Finding an Upward Spiral of Resilience – Even in the Hardest of Times
While researching Barbara Frederickson’s suggestions for a media diet [see Information Overload – Dealing with the Deluge Wisely], I re-discovered her “toolkit” from her book Positivity: Discover the Upward Spiral that Will Change Your Life. Excellent suggestions, all very doable and very relevant to resilience. May they be helpful to you and yours.
1. Be Open
Cultivate both curiosity and acceptance about whatever you’re experiencing. Give yourself permission and time to experience the richness of the present moment. On your morning walk, set aside the mental to-do list and practice being open to the colors of the leaves and blooms, the call of nearby birds, the smell of wet grass, the feel of the cool morning air against your skin, or even the pressure of the earth beneath your feet.
2. Create High Quality Connections
Be present, attentive, and respectful to the people you encounter throughout the day. Offer understanding and support for whatever another person is trying to accomplish. Trust that expectations can be met or re-negotiated. Be playful and open without having a particular agenda. These practices transform ordinary or even corrosive interchanges with others into more reliable sources of genuine positivity.
3. Cultivate Kindness
Do five thoughtful acts of kindness all in a single day, and then notice the shifts in how you relate to yourself and others. Practice five different acts of kindness every day for five days in a row. Notice the more positive connections you feel with others and a fitting sense of pride for yourself that you are contributing to others’ well-being.
4. Develop Distractions
Spend time in healthy activities that completely absorb your attention and break the grip of worry and rumination and curb needless negativity – go for a bike ride, play chess with your son/daughter, read a good book or watch a good movie. Get your mind off your troubles and return to them with new perspective and the energy to solve them.
5. Dispute Negative Thinking
[from the Penn Resiliency Program] On separate index cards, write down your most common negative thoughts or self-criticisms: Overslept again! How will I get anything done? Or Why hasn’t she called by now? Doesn’t she are about me? Write down thoughts that are realistic, true to you, the voice of our inner critic that is pounding on you.
Shuffle the cards, pick one at random. Read it out loud. Then dispute it as fast and as thoroughly as you can – out loud, with facts, with conviction. When satisfied, move on to the next card and repeat. As you work your way through our negativity deck, nip the negative thoughts in the bud before they pull you into gloom and doom. You’ll convince yourself that you are a skilled disputer and quite an all right person.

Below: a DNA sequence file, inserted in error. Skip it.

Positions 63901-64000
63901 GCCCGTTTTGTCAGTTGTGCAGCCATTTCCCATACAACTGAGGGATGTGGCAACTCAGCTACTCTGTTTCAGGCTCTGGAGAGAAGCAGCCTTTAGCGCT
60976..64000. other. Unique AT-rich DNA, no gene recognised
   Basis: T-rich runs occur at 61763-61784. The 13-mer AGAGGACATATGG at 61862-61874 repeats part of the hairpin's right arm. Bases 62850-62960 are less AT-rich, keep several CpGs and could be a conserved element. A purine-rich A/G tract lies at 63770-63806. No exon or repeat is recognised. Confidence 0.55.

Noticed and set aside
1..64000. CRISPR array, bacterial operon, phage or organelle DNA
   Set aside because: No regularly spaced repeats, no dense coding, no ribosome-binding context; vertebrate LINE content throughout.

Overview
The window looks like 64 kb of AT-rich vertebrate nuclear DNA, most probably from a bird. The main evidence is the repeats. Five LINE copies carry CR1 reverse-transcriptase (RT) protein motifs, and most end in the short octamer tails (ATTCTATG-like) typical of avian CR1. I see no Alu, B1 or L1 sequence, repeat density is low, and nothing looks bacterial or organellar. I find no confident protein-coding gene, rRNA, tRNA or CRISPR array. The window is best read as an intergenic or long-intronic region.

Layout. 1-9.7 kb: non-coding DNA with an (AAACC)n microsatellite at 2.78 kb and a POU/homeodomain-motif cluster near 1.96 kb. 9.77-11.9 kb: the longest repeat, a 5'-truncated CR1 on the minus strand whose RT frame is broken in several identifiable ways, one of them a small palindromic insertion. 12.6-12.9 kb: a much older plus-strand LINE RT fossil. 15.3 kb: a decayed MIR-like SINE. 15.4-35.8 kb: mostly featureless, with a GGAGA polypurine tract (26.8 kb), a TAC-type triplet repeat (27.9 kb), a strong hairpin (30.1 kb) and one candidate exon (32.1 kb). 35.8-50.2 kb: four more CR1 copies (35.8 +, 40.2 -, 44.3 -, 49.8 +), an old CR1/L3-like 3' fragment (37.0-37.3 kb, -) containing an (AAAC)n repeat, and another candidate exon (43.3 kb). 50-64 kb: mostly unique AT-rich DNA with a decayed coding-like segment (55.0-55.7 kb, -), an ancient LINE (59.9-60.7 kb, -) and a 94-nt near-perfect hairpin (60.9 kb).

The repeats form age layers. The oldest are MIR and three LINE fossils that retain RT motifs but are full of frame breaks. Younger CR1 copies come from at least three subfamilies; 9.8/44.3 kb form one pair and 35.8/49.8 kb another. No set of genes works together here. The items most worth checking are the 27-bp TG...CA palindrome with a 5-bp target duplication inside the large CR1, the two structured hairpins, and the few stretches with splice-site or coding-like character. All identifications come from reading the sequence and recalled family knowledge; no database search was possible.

6. Find Nearby Nature
Identify a dozen places that you can get to in a matter of minutes that will connect you to green or blue, to trees, water, or sky. The more expansive the better. Visit these places regularly to exercise, socialize and be one with nature.
7. Learn and Apply Your Strengths
Ask 5-10 trusted friends, colleagues and family members to share with you the strengths and good qualities they see in you. Compile the list and identify the top five. Then identify ways you can use your strengths more every day, in work and daily activities.
8. Meditate Mindfully
Begin by setting an alarm to go off in five or ten minutes so you don’t have to worry about time. Find a quiet place where you can sit comfortably without being interrupted. Settle into sitting in a comfortable posture, no strain or effort. Take a few deep breaths and notice the sensations of each in-breath, each out-breath. Witness each in-breath and out-breath with reverence. You are alive, here and now.
When your mind begins to wander, see if you can quietly observe your thoughts arising. Gently identify them, let them go and stay in the present. Notice this happening again and again, returning to the present, anchoring in the present moment.
Gradually extend the time you are able to sit quietly and meditate. Enjoy the deepening capacity to be present, alive, in the here and now.
9. Mediate on Living Kindness
Sit quietly, bringing a kind awareness to your breathing. Reflect on a person for whom you already feel warm, tender, and compassionate feelings. – your child or spouse, a good friend, a cherished pet. Notice the feelings, let go of the images, and just savor the warm-hearted feelings.
Extend the same warm feelings toward yourself; stay there for a few moments. Imagine sending these warm feelings toward another person you know well, extending those warm feelings toward more friends and family, then to all people with whom you have a connection, even a remote connection. Gradually extending these warm feeling of love and kindness to all people and creatures of the earth.
As your meditation comes to a close, remind yourself you can generate these good feelings for yourself and others any time you wish.
10. Ritualize Gratitude
Take stock of endings. Any time you leave a person, or a place, or an activity, notice any good that has happened, give thanks out loud, if appropriate, or quietly to yourself. There are many endings in every day; this practice strengthens giving thanks all day long.